I’ve been accepted as a protected person. How do I apply for status?

3. Get your documents

In your application for permanent residence, you must include a copy of the decision that gave you refugee status or status.

You should also include copies of identity documents for you and any dependent family members who are applying for permanent residence as part of your application. You must have documents that were issued from your home country before you came to Canada.

One common identity document is your passport. If you don't have a passport or a copy of your passport, you should not apply for one from your home country. If you do, the Canada Border Services Agency (CBSA) can make an application to cancel your protected person status. Instead, you can apply for a travel document for protected persons and send a copy to Immigration, Refugees and Citizenship Canada (IRCC).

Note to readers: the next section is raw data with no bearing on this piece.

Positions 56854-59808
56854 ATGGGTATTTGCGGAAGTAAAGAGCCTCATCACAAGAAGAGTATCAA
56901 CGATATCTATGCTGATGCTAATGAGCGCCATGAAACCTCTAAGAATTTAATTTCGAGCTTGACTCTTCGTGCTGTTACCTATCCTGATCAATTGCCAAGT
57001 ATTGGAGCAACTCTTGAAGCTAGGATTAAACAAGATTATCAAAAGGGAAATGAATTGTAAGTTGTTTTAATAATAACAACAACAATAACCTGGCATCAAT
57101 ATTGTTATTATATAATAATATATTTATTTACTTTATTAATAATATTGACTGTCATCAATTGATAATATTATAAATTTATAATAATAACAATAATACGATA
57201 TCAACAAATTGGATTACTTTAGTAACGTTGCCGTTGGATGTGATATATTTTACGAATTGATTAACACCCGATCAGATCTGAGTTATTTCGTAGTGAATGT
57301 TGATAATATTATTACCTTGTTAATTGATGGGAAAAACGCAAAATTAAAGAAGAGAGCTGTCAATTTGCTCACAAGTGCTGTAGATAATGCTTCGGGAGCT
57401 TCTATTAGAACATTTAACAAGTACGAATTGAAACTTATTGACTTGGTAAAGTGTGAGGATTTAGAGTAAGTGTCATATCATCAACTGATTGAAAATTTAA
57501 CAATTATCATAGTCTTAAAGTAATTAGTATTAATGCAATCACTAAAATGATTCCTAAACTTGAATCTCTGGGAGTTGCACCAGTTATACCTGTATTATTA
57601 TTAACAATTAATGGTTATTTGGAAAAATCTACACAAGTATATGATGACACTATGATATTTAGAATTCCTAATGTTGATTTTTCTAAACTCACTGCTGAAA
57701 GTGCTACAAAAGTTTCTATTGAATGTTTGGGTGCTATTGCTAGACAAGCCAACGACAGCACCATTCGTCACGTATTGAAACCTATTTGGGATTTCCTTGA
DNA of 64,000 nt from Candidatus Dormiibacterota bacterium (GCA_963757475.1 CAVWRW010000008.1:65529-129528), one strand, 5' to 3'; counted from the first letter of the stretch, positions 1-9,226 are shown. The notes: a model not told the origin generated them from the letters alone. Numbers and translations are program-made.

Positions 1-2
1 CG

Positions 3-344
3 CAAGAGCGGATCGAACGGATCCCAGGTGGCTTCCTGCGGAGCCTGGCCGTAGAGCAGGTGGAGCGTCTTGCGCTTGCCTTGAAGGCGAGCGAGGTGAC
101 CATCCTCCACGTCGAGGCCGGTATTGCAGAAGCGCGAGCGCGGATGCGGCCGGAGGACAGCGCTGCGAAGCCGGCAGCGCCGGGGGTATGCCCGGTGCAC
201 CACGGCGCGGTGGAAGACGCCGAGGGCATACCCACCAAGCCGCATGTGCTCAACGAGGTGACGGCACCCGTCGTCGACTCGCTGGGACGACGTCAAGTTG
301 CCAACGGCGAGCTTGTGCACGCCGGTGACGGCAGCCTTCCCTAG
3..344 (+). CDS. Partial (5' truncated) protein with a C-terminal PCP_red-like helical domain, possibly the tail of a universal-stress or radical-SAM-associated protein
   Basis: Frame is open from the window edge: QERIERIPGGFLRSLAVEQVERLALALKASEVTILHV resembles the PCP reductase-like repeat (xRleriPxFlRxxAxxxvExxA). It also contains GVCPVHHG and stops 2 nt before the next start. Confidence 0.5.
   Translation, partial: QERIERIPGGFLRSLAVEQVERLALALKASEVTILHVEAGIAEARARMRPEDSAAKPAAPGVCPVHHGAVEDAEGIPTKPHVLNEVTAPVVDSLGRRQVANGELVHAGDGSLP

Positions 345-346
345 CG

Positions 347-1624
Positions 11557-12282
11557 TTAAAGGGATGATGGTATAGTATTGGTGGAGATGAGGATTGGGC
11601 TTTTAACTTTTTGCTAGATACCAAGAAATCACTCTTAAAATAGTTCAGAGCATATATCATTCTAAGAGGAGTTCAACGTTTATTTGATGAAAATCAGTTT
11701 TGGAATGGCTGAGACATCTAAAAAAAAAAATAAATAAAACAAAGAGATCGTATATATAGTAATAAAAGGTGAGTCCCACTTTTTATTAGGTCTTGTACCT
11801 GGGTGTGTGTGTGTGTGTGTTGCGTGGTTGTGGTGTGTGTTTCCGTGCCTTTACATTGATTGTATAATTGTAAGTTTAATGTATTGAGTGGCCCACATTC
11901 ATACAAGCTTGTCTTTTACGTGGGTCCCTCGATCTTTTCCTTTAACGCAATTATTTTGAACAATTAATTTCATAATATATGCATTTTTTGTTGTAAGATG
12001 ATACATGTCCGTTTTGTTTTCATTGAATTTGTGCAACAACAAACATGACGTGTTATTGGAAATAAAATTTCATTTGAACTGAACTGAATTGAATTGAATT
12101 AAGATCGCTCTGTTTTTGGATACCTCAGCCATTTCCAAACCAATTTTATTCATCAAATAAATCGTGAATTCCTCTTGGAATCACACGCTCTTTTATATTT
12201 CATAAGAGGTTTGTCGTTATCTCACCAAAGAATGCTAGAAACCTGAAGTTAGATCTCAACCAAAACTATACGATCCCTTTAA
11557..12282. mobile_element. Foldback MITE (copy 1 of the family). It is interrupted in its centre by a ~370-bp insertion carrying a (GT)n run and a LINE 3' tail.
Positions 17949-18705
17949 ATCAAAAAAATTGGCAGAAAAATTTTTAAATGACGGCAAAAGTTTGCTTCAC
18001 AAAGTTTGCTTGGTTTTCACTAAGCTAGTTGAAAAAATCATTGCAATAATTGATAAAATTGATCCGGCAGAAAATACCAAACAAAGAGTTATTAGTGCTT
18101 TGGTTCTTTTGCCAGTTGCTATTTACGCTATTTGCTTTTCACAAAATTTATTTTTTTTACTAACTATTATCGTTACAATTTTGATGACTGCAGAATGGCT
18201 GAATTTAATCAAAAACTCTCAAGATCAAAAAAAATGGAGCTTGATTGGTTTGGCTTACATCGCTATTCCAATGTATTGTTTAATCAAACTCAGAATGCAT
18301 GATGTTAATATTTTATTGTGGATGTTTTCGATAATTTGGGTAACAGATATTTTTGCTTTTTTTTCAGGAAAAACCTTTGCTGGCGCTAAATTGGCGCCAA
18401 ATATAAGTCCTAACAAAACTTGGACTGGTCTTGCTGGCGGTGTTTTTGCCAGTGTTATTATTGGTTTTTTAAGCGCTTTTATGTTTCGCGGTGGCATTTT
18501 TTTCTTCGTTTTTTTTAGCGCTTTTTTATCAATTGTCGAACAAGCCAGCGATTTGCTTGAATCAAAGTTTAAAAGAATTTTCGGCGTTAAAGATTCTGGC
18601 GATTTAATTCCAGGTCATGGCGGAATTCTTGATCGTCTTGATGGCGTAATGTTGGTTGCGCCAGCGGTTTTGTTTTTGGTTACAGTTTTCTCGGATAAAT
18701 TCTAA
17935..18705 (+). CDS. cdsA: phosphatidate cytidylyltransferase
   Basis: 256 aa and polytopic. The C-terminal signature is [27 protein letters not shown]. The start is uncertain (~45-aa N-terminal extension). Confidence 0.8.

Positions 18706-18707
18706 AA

Other identity documents include:

  • birth certificate
  • national identity card
  • travel document
  • marriage certificate
  • any other official document with your name and date of birth, such as a driver's licence or school certificate

If you don't have any identity documents from your home country, you can still apply for permanent residence. IRCC will contact you to ask you more questions about your identity. You might need legal help to gather other to prove who you are.

Photos

You must provide 2 photos of yourself and 2 photos of each family member included in your application. You should give the Permanent Residents Photograph Specifications form to the photographer to make sure that your photos are the right size.

Police clearances

If you have received protected person status in Canada, you don't have to get police clearances from your home country where you are at risk. But you do have to get police clearance certificates for any other countries where you lived before coming to Canada.

Language

Your documents must be in either English or French. If your documents are in another language, they must be translated into English or French. You must also give a translator's declaration with the documents.

You can find a translator through the Association of Translators and Interpreters of Ontario.

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